Behind The Scenes

The Pistol That Killed A Founding Father

John Trumbull, Alexander Hamilton (1757-1804), After 1804, Oil on canvas, X.164

On July 11, 1804,  Alexander Hamilton, Secretary of the Treasury and Aaron Burr, Vice President, rowed to Weehawken, NJ to participate in a duel. Longstanding bad blood between the two men—fueled by Burr’s taking a senate seat over Hamilton’s father-in-law and Hamilton’s defamation of Burr during the 1804 gubernatorial race—finally boiled over, and Hamilton agreed to a duel at Burr’s suggestion. There was just one problem: dueling was illegal.

The men agreed to duel in New Jersey, where the dueling laws weren’t as harshly enforced, but the act of dueling was still outlawed. That’s why, according to Ron Chernow in Alexander Hamilton, the Wogdon pistols were transported in a portmanteau so that no parties could claim that they had seen them.

There are differing accounts of what happened at the duel. Some reports say Hamilton intentionally missed Burr. Others say he fired too soon. Andrew Burstein writes, “Hamilton brought the pistols, which had a larger barrel than regular dueling pistols, and a secret hair-trigger, and were therefore much more deadly. Hamilton gave himself an unfair advantage in their duel, and got the worst of it anyway.” Whatever happened with Hamilton’s gun, Burr’s worked the way he wanted, and Hamilton was fatally wounded, and died the next day after being transported back to Manhattan.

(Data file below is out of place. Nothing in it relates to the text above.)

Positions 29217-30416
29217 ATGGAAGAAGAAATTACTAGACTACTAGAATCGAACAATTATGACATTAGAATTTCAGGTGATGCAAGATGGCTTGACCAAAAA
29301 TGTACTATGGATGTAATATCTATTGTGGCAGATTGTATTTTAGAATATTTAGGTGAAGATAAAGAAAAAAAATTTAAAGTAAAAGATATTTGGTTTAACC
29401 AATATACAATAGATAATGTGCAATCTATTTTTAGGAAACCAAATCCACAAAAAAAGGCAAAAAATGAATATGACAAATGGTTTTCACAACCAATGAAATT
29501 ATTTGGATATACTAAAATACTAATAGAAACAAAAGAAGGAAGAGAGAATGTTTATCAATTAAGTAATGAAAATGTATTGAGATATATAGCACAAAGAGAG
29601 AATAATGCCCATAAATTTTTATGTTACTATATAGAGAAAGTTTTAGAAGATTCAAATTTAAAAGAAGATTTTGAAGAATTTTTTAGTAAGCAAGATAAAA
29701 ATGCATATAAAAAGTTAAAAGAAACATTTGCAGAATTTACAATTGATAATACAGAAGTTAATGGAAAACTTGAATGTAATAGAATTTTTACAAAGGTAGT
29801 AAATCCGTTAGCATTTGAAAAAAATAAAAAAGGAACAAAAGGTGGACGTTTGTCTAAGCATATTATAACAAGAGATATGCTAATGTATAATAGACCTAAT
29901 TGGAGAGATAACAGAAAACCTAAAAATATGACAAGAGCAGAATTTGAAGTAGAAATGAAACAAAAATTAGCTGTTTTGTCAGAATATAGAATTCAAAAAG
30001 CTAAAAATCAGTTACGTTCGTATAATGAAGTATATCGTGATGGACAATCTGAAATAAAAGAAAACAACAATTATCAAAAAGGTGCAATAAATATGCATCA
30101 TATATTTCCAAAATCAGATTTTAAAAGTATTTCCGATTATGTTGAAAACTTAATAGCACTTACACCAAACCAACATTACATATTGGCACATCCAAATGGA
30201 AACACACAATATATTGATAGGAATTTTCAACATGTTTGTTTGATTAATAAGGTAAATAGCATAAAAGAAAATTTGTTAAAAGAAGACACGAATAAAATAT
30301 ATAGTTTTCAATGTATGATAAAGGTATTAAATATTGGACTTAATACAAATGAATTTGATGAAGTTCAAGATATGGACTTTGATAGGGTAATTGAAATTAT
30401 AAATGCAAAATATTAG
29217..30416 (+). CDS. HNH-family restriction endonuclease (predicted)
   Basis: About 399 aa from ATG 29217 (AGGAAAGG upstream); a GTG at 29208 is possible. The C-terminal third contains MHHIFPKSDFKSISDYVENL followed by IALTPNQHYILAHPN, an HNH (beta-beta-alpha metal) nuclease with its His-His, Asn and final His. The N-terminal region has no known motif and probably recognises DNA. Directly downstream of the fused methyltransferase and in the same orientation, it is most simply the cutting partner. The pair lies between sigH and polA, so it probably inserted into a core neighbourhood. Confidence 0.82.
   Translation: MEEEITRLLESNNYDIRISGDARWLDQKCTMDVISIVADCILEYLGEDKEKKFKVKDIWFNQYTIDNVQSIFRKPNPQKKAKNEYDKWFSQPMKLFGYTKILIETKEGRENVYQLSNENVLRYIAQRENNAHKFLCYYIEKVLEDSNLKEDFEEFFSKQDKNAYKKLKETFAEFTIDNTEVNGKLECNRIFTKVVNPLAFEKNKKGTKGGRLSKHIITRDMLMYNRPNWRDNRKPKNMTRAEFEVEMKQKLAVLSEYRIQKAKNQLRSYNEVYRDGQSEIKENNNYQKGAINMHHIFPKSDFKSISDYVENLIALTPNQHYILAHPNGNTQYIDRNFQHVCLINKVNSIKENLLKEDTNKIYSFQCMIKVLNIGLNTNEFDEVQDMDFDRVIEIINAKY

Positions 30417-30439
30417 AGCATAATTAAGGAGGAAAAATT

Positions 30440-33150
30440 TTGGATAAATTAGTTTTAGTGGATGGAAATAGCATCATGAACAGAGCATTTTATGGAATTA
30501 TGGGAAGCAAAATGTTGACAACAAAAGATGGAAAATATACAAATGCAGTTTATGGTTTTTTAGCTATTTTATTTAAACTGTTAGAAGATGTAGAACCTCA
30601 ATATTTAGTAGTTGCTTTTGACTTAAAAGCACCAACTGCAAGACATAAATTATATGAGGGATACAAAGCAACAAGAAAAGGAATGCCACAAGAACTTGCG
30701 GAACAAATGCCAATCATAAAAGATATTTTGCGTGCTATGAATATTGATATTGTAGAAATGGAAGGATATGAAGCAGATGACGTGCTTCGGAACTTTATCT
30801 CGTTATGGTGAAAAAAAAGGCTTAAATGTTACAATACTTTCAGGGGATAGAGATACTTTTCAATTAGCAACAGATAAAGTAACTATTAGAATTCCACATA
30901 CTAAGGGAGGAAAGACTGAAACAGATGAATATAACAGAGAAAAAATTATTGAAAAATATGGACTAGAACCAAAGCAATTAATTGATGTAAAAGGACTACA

After being housed at Hamilton’s brother-in-law John Barker Church’s estate through the nineteenth century, the pistols were sold to JP Morgan & Chase in 1930. Through April 9 they will be on view at the Robert H. and Clarice Smith New York Gallery of American History. You can also view excerpts from some of Hamilton and Burr’s disagreements at the DiMenna Children’s History Museum.


3 Comments to The Pistol That Killed A Founding Father

  1. Cliff Shelby's Gravatar Cliff Shelby
    October 8, 2013 at 2:10 am | Permalink

    It was common at the time for each duelist to face each other with pistols raised, muzzles pointed upward. When the call was given, the raised muzzles would be leveled toward the target before being fired. I believe that Hamlton’s weapon was discharged as he was bringing it down to level (due to his having set the hair-trigger) resulting in his pre-mature shot into the brush above Burr. Had Hamilton not intended to fire at Burr, he would have fired into the ground. The pistols were familiar to Hamilton, but not to Burr. Burr, using his pistol’s trigger in the conventional un-set manner, made his shot count.

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